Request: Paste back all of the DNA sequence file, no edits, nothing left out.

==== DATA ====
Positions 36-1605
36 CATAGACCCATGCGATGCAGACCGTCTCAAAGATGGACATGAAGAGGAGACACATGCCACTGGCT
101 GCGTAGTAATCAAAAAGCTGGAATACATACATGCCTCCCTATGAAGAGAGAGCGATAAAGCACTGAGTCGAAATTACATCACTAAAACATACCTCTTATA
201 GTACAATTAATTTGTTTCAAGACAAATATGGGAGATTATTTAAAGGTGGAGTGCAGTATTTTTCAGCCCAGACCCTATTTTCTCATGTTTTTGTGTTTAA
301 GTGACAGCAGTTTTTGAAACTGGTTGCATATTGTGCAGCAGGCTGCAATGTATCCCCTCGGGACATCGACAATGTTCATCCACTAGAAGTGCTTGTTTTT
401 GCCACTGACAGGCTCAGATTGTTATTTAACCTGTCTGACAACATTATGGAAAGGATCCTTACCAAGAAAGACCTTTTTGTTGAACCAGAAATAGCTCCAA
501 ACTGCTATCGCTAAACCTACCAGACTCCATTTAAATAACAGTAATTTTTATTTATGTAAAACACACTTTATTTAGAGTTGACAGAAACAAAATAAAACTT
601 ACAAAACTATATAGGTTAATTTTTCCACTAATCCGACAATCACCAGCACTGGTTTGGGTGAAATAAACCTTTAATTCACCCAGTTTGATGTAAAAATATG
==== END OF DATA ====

Positions 36-1605
36 CATAGACCCATGCGATGCAGACCGTCTCAAAGATGGACATGAAGAGGAGACACATGCCACTGGCT
101 GCGTAGTAATCAAAAAGCTGGAATACATACATGCCTCCCTATGAAGAGAGAGCGATAAAGCACTGAGTCGAAATTACATCACTAAAACATACCTCTTATA
201 GTACAATTAATTTGTTTCAAGACAAATATGGGAGATTATTTAAAGGTGGAGTGCAGTATTTTTCAGCCCAGACCCTATTTTCTCATGTTTTTGTGTTTAA
301 GTGACAGCAGTTTTTGAAACTGGTTGCATATTGTGCAGCAGGCTGCAATGTATCCCCTCGGGACATCGACAATGTTCATCCACTAGAAGTGCTTGTTTTT
401 GCCACTGACAGGCTCAGATTGTTATTTAACCTGTCTGACAACATTATGGAAAGGATCCTTACCAAGAAAGACCTTTTTGTTGAACCAGAAATAGCTCCAA
501 ACTGCTATCGCTAAACCTACCAGACTCCATTTAAATAACAGTAATTTTTATTTATGTAAAACACACTTTATTTAGAGTTGACAGAAACAAAATAAAACTT
601 ACAAAACTATATAGGTTAATTTTTCCACTAATCCGACAATCACCAGCACTGGTTTGGGTGAAATAAACCTTTAATTCACCCAGTTTGATGTAAAAATATG